Passing the Baton – Sermon on the Feast of the Birth of the Virgin Mary

Stained glass depicting the Virgin Mary holding baby Jesus

This week we celebrate the birth of our patron saint, Mary, the mother of Jesus.

Jesus, whose birth we celebrate at Christmas – in just 14 weeks time … it’s almost time to get the tinsel out …

It seems fitting that on the same day as we are celebrating Mary’s birth and beginning to look forward to the new life in Christ that is at the heart of our Gospel, that on this day we are also celebrating the baptism of Harry – celebrating the beginning of his new life as a full member of the Christian church.

Births necessarily mark new beginnings but births also entail parents and therefore something of the past, a carrying forward of what has gone before, an inheritance.  Parents pass on their genes to their children, their heirs.

They also pass on knowledge and wisdom – it may surprise you to know that my father taught me plumbing

Often what we as parents say is ignored but it is rarely forgotten and may sit like a seed waiting to germinate many years later

Twenty years after I helped my father change a radiator I re-plumbed a shower room using skills that had lain dormant for all that time…  and after three attempts to make the seal the compression joint stopped leaking.

This passing on of knowledge is essential to human success –it is like passing the baton in a relay team – a disaster if it is dropped

What makes for a successful baton exchange?

Those holding the baton, the current generation need to keep running and reach forward – looking to the future to help others understand what is being passed on

Similarly, the next generation needs to match their pace to the previous runner and reach back into the past – to understand what things meant then and how they may be relevant to the current time.

It works best if the new runner does not need to look back but trusts that the baton is there – an act of faith!

Having taken the baton – the runner will often change grip – make it secure – make it their own and then of course – they run!

And we hope that having seized the Christian faith today, Harry will take a firm grip, make it his own and run, and run, and run.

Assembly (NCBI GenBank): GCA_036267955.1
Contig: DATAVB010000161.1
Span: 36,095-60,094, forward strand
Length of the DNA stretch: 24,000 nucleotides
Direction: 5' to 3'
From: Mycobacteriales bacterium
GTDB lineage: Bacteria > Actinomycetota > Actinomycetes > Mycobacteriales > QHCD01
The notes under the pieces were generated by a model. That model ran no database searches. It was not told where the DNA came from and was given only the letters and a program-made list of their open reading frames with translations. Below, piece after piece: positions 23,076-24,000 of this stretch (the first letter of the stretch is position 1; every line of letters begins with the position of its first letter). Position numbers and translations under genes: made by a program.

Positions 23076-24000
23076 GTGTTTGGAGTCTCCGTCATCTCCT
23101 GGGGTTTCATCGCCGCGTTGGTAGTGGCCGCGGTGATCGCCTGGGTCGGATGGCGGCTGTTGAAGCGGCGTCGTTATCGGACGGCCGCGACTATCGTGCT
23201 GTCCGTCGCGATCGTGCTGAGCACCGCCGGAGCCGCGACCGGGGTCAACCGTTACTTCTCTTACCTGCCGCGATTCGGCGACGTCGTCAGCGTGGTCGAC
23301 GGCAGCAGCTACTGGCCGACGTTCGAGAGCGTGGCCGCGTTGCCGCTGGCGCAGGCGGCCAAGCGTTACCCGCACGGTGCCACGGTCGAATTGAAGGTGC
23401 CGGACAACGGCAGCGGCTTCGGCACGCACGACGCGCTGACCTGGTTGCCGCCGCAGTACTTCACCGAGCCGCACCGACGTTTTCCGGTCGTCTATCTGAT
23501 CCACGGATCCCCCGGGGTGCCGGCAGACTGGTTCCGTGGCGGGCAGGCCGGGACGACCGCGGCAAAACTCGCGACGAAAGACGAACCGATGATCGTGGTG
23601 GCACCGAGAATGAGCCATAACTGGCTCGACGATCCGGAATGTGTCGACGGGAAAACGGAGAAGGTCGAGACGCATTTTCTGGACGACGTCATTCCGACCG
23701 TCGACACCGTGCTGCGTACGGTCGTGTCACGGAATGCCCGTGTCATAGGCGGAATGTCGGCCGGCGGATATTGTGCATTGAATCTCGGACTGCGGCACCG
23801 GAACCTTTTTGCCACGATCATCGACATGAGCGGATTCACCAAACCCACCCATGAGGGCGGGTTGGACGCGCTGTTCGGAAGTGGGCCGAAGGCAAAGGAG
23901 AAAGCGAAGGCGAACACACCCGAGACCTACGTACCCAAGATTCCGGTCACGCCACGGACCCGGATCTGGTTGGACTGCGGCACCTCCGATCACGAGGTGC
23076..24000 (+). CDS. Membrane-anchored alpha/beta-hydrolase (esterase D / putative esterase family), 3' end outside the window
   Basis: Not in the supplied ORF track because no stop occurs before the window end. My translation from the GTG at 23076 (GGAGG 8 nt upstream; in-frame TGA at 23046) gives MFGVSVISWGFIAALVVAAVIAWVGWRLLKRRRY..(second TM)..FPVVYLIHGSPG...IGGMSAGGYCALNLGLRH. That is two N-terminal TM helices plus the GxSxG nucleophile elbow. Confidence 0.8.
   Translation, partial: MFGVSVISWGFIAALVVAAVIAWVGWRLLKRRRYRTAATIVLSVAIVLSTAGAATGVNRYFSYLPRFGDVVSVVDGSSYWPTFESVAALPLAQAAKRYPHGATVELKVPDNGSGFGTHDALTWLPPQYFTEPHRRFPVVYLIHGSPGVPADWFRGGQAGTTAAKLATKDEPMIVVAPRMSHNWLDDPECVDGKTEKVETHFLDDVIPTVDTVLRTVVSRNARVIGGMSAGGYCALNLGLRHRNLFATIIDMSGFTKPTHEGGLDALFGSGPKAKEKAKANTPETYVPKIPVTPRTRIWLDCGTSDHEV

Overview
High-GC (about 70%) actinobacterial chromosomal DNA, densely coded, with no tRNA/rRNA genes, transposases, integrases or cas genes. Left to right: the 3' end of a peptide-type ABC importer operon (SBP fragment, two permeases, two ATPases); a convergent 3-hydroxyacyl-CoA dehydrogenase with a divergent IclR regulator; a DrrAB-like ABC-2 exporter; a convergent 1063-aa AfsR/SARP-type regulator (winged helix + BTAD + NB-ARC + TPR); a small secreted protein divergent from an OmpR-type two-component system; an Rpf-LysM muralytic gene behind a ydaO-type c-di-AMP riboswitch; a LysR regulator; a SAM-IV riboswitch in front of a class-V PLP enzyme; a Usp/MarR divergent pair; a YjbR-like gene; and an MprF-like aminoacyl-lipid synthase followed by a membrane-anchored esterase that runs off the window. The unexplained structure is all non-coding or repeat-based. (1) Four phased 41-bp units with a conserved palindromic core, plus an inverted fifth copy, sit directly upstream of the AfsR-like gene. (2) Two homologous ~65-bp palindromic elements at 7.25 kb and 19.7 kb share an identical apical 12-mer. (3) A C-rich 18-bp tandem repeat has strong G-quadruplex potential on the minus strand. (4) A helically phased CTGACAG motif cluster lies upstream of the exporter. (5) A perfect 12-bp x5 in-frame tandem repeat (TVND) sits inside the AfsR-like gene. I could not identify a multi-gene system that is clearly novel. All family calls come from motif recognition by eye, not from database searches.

So what are we passing on?  What is the baton of the Christian faith that we are passing to Harry?

Well I think we can look to Mary for inspiration – she was a part of that relay team – taking the baton from her ancestors in faith and family (Abraham and his seed) and passing on her own interpretation – an interpretation that we heard about in our Gospel reading, her great song of joy – the Magnificat.  The words she spoke as she explained to her relative Elizabeth what she believed was happening to her.

Mary saw the whole of the life of Christ – she was there at the beginning in Nazareth – she was there at the end at Calvary – she had much of which to make sense.

So what does she say?

My soul doth magnify the Lord and my spirit hath rejoiced in God my Saviour…

  • Our encounter with God does not happen only at the level of physical interaction with the world but at a visceral, fundamental level – at the level of our person, our life, our being

 for he hath regarded the lowliness of his handmaiden

  • Mary teaches us that each of us is an individual – special – loved in the eyes of God. Even the lowest slave or peasant girl is special.

For behold, from henceforth all generations shall call me blessed

  • We will remember Mary and pass on her story – from generation to generation – as we are doing today

For he that is mighty hath magnified me and holy is his name

Because we are all important we all have access to God – a direct relationship with the creative power in the universe – the God of life and love.

For his mercy is on them that fear him throughout all generations

  • Whatever we have done we are loved and forgiven – we can always start again

He hath shewed strength with his arm: he hath scattered the proud in the imagination of their hearts.  

He hath put down the mighty from their seat and hath exalted the humble and meek. 

In words which presage the ministry of Christ, she teaches that we should align ourselves with the poor and needy in society

He hath filled the hungry with good things and the rich he hath sent empty away

  • And of course she handed on to us the gift of her son, Jesus Christ, in memory of whose life and sacrifice we meet with one another and with God in our holy communion, our Eucharistic feast –to which Harry has been invited today
  • We will share in one bread – one bread for one people – one family eating at one table
  • We will share in one cup – the symbol of life and loving sacrifice, a common mission
  • We will share in one spirit as we follow in the footsteps of the patriarchs and the prophets, the disciples and apostles, as we follow Mary and all of Israel

as he promised to our forefathers, to Abraham and his seed forever

  • Sharing in one faith, one baptism, one Lord
  • Glorying in God in whom all things meet – three in one – eternal father, son and Holy Spirit,
    as it was in the beginning is now and ever shall be, world without end. Amen
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